Seniors at St. Francis High School will slide their cap tassels to the left at graduation this May under the fluorescent glow of gymnasium lights — to the consternation of some students and families.

Critics of the indoor venue are pushing instead for an outdoor ceremony on the football field, where commencement has been held before, most recently in 2017.

Construction on the stadium last year drove the ceremony indoors to the gym, the more common location in past years.

But a recent school board motion to move graduation back outdoors failed on a 3-2 vote, with officials citing budget concerns that stem from dipping enrollment. The district is looking to shave $300,000 from its roughly $50 million budget following a $3.7 million cut last year. District officials said at a February meeting that outdoor graduation could cost an estimated $12,000 more than indoor graduation.

The decision has touched off a thorny debate in northern Anoka County and southern Isanti County, spurring pleas from some students for the board to reconsider.

Students’ efforts include an online petition with more than 300 signatures and talk of fundraising to cover the additional costs of an outdoor ceremony.

Seating constraints in the gym mean that each student will be limited to four tickets, with the overflow crowd likely to be diverted as in years past to the school’s performing arts center to watch a live feed.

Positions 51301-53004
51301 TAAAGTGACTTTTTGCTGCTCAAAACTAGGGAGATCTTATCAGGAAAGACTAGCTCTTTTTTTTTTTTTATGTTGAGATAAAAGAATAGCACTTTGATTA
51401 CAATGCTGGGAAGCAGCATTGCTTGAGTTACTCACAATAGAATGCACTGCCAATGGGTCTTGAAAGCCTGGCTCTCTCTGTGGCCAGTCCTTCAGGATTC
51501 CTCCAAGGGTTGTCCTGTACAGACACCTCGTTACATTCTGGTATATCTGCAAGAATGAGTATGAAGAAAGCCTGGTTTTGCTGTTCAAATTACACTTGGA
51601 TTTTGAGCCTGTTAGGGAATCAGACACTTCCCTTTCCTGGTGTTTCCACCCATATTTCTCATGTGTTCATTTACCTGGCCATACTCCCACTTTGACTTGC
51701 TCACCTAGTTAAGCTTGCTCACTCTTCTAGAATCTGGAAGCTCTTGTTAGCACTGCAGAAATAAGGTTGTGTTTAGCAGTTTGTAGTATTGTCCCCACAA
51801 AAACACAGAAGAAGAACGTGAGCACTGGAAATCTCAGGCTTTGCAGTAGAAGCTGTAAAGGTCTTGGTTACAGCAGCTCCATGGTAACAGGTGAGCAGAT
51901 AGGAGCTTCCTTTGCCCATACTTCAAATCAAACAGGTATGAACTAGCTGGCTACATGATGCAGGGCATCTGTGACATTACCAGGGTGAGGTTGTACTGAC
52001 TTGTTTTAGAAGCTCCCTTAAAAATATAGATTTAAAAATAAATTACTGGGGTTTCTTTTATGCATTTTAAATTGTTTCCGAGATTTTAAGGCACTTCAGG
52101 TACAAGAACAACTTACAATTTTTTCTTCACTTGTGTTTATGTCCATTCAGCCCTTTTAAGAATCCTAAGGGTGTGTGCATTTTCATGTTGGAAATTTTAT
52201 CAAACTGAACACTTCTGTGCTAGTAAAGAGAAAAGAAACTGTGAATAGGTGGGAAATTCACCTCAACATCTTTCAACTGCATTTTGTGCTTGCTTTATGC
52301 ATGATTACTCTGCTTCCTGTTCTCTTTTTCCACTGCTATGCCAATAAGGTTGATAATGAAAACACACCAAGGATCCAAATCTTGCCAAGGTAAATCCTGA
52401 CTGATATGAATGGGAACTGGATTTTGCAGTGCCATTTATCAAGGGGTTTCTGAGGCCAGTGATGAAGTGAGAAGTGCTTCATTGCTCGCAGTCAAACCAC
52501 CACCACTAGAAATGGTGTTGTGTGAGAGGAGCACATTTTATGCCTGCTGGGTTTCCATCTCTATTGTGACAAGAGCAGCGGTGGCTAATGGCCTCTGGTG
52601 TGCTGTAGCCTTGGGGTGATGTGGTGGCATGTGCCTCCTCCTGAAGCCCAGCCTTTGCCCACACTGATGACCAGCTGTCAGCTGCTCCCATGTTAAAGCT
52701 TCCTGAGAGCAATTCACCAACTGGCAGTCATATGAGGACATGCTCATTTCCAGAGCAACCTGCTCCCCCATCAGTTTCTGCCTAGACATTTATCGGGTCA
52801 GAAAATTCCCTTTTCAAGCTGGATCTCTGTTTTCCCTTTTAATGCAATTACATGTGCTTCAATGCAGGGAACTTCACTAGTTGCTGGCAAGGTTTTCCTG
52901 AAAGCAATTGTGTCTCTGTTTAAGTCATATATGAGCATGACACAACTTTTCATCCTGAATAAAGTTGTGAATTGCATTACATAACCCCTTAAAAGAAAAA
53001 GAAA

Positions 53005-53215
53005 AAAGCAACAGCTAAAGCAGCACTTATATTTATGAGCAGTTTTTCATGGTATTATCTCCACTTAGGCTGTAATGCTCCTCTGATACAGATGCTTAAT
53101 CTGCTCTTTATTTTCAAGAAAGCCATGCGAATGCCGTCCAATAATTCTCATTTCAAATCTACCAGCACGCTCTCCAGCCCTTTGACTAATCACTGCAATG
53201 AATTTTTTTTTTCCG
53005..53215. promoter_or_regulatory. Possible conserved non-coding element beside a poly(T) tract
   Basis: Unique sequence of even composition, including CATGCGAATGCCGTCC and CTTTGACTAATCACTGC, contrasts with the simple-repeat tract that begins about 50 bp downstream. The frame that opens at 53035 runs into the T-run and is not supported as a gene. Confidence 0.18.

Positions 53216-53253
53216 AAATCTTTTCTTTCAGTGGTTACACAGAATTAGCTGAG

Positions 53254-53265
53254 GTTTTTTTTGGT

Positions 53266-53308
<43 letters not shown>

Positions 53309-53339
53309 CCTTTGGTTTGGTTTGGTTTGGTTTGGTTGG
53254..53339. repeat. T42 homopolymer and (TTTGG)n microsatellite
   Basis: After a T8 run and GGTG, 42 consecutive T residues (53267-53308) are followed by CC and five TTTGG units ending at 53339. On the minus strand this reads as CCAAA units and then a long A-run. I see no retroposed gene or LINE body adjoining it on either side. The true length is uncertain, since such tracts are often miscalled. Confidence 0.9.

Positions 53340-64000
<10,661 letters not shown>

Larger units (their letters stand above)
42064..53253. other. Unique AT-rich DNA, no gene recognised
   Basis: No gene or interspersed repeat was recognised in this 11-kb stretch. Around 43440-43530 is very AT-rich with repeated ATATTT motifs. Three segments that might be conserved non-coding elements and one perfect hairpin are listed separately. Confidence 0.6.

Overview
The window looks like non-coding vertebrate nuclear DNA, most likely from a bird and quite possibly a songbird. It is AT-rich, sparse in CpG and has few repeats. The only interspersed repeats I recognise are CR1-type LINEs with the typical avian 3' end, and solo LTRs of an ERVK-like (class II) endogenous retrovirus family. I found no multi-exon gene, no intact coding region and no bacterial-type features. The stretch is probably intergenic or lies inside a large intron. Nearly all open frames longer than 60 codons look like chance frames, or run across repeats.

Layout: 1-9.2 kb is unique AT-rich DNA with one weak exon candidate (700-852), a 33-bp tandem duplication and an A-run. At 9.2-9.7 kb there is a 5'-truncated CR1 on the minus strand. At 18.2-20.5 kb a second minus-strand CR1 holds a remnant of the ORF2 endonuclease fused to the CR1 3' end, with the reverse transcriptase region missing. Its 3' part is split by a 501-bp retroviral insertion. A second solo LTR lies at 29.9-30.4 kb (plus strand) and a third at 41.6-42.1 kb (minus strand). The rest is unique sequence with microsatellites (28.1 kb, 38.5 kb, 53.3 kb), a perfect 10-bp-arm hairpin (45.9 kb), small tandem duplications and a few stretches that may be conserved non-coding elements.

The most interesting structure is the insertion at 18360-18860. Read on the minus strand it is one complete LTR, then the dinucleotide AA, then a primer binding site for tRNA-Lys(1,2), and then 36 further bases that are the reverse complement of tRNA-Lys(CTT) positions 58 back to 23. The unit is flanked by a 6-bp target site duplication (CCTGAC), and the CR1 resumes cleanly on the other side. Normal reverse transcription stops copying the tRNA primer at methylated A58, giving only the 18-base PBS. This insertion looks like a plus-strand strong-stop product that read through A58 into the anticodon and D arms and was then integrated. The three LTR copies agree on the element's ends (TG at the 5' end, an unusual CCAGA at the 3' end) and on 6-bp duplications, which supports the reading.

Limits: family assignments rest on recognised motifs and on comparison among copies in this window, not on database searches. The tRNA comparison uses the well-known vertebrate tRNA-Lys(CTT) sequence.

“People were having to decide if they invite their stepmom or their biological mom, and if their brother or sister get to come see them graduate,” said Madison Nelmark, a senior spearheading the petition effort. “It upset a lot of students.”

Some see graduation as an area suitable for cost trims. It’s the kind of dilemma playing out statewide.

Many Minnesota school districts are struggling to fill budget holes as they grapple with dropping enrollment, soaring costs for special education and what some say is inadequate state funding.

In St. Francis, an outdoor ceremony on the football field carries an estimated $20,000 price tag, while an indoor ceremony would cost about $8,000, according to district officials at a Feb. 28 special meeting.

“If we’re projected to lose $300,000 and have to cut back staffing and indoor programs, how can you justify $12,000 extra for outdoor graduation?” said Mike Starr, a school board member who voted against an outdoor ceremony.

But others say the cost difference is smaller than previously thought, with more recent district estimates showing it closer to $7,000, said Sean Sullivan, the school board’s vice chairman.

Plus, the $300,000 in cuts are being weighed for the 2019-20 budget, while $20,000 already is included for graduation in the approved budget for this school year, he said.

“It was a budgeted item for the class of 2019,” said Sullivan, who voted in favor of the outdoor option. “We have the money in there to do it, and I think we should try and stick with the budget.”

Board Member Scott Schwarz cited weather as another worry. If officials can reduce outdoor costs and avoid ceremony delays if bad weather strikes, the board may reconsider the issue, he said.

“It’s not for sure and set in stone,” said Schwarz, who voted against the outdoor option. “Anything can be changed and brought up to the board.”

That’s the hope of those who describe the gym as too hot and too cramped for graduation-sized crowds.

“We have put our hearts and souls into this school,” said senior Mackenzie Goedel. “We just can’t believe that we don’t get the graduation we’ve been hoping for.”